- The European Commission today will announce a deal for a further 150 million doses of the vaccine developed by Moderna (MRNA, 178.53), as well as an option for 150 million more next year. The agreement is part of a wider effort to tackle criticism of the EU’s sluggish vaccine rollout and prepare for the possible evolution of the disease as mutant strains appear.
- The Taiwanese government has accused China of blocking its plan to buy vaccines from BioNTech (BNTX, 114.38) just as it was about to be announced. It appears the German drug company had been using a Chinese pharmaceutical firm based in Shanghai as its agent for the greater China region, and that company is under pressure from Beijing not to service the Taiwanese.
- After halting the use of the vaccine from AstraZeneca (AZN, 50.89) because of efficacy concerns with new mutations of the virus, the South African government started inoculating healthcare workers with the vaccine from Johnson & Johnson (JNJ, 165.07), even though it hasn’t yet received official approval in any country. In a large clinical trial, however, the J&J vaccine was found to be 57% effective at preventing moderate and severe COVID-19 symptoms, including from the B.1.351 variant, which has become the predominant version there.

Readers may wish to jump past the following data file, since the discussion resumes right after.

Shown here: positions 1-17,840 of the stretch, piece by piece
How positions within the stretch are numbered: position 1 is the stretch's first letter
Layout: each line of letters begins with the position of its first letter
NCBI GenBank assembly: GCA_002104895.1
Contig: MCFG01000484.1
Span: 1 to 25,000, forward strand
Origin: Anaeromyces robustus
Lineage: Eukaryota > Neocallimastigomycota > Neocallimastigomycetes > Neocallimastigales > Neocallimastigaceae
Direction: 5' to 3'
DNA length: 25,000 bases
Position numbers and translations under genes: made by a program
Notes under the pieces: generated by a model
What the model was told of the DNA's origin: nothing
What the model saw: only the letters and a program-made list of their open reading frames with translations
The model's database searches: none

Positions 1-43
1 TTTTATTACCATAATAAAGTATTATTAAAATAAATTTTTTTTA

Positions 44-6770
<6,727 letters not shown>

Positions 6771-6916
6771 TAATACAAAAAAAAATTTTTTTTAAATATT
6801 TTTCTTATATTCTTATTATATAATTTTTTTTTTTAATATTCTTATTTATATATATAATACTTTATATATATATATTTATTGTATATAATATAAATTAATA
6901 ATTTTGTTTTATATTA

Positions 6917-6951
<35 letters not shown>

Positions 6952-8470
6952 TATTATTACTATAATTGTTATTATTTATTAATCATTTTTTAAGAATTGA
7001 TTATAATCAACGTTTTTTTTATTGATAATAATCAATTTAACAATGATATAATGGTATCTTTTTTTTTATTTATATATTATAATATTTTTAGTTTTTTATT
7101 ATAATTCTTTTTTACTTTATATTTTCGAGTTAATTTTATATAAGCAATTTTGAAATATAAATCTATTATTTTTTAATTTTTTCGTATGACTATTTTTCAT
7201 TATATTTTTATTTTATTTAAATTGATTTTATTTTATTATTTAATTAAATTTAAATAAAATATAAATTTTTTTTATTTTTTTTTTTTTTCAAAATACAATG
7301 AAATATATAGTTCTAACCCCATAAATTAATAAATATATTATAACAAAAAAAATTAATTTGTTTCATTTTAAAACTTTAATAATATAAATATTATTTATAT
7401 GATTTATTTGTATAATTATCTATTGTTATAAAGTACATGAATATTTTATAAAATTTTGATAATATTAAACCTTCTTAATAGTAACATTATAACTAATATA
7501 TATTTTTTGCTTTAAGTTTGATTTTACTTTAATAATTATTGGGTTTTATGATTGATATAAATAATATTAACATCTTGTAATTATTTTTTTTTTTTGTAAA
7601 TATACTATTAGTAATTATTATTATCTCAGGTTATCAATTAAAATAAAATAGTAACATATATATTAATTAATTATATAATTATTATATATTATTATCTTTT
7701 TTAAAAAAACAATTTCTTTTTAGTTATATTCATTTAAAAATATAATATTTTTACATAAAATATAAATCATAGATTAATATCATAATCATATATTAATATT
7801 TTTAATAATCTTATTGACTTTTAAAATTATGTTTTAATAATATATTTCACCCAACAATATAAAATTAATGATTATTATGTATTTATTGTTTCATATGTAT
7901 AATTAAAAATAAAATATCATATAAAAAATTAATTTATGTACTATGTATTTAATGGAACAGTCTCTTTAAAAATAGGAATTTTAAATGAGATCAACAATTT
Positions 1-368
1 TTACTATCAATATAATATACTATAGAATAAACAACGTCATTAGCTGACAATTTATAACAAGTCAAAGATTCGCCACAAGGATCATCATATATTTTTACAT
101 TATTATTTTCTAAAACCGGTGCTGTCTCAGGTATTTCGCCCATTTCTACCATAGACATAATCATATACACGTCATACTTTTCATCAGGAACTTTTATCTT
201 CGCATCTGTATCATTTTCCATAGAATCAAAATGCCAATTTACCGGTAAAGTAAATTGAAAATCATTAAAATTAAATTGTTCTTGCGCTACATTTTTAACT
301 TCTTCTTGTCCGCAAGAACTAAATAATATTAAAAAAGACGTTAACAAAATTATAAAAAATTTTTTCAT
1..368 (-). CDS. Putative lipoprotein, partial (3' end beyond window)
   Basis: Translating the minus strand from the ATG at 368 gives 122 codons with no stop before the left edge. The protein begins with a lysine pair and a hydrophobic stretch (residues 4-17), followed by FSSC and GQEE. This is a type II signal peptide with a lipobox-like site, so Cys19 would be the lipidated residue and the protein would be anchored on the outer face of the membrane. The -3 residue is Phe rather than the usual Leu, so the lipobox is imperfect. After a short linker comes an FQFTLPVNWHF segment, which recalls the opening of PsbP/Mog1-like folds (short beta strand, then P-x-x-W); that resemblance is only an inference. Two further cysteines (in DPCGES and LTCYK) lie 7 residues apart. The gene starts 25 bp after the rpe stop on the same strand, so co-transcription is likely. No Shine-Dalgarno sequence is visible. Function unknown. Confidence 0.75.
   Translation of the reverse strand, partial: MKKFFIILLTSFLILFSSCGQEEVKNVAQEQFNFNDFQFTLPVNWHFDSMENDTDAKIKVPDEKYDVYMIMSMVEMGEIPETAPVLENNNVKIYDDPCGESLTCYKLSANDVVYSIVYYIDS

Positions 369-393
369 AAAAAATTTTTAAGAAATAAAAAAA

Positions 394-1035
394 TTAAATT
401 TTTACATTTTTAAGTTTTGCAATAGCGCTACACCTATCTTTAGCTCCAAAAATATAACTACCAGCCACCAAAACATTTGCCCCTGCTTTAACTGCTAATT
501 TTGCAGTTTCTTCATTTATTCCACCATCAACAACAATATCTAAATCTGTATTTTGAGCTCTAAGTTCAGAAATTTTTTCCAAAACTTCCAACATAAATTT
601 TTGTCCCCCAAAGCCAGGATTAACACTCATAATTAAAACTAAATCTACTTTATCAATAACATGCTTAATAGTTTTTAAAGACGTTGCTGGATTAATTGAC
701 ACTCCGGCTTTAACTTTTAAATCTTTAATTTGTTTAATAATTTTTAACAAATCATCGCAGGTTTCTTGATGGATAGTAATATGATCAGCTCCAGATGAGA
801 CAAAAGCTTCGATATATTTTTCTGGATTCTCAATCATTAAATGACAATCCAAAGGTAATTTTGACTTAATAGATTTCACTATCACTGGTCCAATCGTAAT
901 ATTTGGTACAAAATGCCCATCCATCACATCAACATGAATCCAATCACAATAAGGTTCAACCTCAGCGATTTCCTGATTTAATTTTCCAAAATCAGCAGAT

- Many poor, less developed countries are running far behind on vaccinating their populations, which could keep infection rates high and pose an ongoing risk for unvaccinated people in the wealthier, developed countries.
U.S. Policy Response
- Speaking in Wisconsin yesterday, President Biden promised vaccines would be available to all Americans who want one by the end of July, and the U.S. economy would “come roaring back” if Congress approves his $1.9 trillion pandemic relief proposal.
- Even though the question of reopening schools remains controversial, with many teachers wanting to delay openings but parents wanting to get their kids out of the house, recent polling suggests teachers who go back to work are actually happy to do so.
Foreign Policy Response
- In his first speech as Italian prime minister, Mario Draghi said he would accelerate the country’s vaccine rollout and outlined plans to invest €210 billion of EU recovery money, as well as plans for structural reforms of Italy’s legal system and public administration. Outlining how Italy would spend the so-called Next Generation EU recovery program, Draghi said that his administration would follow the previous government in focusing on digitalization, ecological transition, research and training, and health, although he also signaled he will work to “strengthen” the plan over the coming weeks.
- Optimism over Draghi’s plan has taken some of the gloss off the Spanish government’s preliminary plan to spend the €140 billion or so it will receive from the Next Generation EU program. The Spanish plan was initially seen as far better than Italy’s, but now officials must work hard to assure people that it will be a success. For example, Deputy Prime Minister Calviño said in an interview with the Financial Times that the government will redouble its effort to transform the Spanish economy, revitalize the small business sector, and boost demand.